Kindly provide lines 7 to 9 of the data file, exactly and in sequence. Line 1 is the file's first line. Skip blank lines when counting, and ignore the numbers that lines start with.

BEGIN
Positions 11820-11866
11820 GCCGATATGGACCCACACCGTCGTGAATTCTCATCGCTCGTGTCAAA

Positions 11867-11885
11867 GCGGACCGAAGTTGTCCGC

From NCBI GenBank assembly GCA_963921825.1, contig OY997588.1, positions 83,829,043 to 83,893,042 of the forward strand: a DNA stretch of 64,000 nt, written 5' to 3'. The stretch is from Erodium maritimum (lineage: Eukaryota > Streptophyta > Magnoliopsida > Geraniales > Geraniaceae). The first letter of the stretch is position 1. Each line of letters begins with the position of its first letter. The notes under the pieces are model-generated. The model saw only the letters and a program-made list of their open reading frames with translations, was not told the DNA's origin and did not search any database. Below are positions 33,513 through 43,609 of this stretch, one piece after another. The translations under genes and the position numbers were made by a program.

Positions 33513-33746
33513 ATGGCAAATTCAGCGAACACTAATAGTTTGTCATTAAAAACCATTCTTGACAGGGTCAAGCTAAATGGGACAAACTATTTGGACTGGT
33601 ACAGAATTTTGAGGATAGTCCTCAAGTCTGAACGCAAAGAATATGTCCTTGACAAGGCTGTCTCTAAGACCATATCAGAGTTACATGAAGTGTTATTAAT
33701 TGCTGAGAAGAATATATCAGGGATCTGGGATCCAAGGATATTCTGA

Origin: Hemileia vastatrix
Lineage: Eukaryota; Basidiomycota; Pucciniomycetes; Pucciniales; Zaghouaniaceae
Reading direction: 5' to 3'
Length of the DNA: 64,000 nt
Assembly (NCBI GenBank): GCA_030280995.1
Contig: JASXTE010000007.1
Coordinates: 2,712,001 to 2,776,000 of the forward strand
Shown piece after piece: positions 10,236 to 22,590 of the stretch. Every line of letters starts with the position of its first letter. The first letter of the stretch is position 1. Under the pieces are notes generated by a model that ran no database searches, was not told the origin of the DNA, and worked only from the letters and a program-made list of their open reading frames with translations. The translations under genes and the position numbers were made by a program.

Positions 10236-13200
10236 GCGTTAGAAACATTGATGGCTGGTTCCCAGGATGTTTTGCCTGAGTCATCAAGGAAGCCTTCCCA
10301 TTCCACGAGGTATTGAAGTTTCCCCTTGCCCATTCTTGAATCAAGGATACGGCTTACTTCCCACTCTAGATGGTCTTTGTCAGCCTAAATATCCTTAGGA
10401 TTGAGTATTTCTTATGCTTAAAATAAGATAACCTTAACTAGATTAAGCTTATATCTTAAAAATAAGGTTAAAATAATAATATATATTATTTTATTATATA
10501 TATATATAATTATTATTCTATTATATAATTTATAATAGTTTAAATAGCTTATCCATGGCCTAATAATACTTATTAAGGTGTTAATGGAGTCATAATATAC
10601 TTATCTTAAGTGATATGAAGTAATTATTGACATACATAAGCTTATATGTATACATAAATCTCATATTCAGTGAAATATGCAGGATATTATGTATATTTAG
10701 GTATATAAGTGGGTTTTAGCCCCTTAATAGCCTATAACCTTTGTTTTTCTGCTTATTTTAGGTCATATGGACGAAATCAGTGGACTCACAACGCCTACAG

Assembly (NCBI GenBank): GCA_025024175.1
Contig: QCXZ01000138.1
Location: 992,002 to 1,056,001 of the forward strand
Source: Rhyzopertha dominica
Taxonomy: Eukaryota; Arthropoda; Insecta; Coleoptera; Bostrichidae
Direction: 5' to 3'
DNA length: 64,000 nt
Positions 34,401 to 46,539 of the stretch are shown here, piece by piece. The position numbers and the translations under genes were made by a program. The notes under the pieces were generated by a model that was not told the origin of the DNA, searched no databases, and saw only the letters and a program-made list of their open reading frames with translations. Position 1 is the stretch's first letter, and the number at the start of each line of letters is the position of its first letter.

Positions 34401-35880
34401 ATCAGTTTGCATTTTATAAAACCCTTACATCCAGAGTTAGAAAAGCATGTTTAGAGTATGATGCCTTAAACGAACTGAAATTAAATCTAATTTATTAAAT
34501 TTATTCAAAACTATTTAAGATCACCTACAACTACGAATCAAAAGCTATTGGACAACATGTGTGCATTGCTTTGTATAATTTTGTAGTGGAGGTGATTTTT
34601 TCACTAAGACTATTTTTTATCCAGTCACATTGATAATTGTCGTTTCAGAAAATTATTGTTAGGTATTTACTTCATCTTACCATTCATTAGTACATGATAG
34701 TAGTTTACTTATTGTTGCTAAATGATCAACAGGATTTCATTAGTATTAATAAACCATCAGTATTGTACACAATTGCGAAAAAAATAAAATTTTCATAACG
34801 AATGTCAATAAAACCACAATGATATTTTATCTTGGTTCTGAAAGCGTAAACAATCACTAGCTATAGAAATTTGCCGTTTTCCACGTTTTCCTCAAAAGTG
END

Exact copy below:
33513 ATGGCAAATTCAGCGAACACTAATAGTTTGTCATTAAAAACCATTCTTGACAGGGTCAAGCTAAATGGGACAAACTATTTGGACTGGT
33601 ACAGAATTTTGAGGATAGTCCTCAAGTCTGAACGCAAAGAATATGTCCTTGACAAGGCTGTCTCTAAGACCATATCAGAGTTACATGAAGTGTTATTAAT
33701 TGCTGAGAAGAATATATCAGGGATCTGGGATCCAAGGATATTCTGA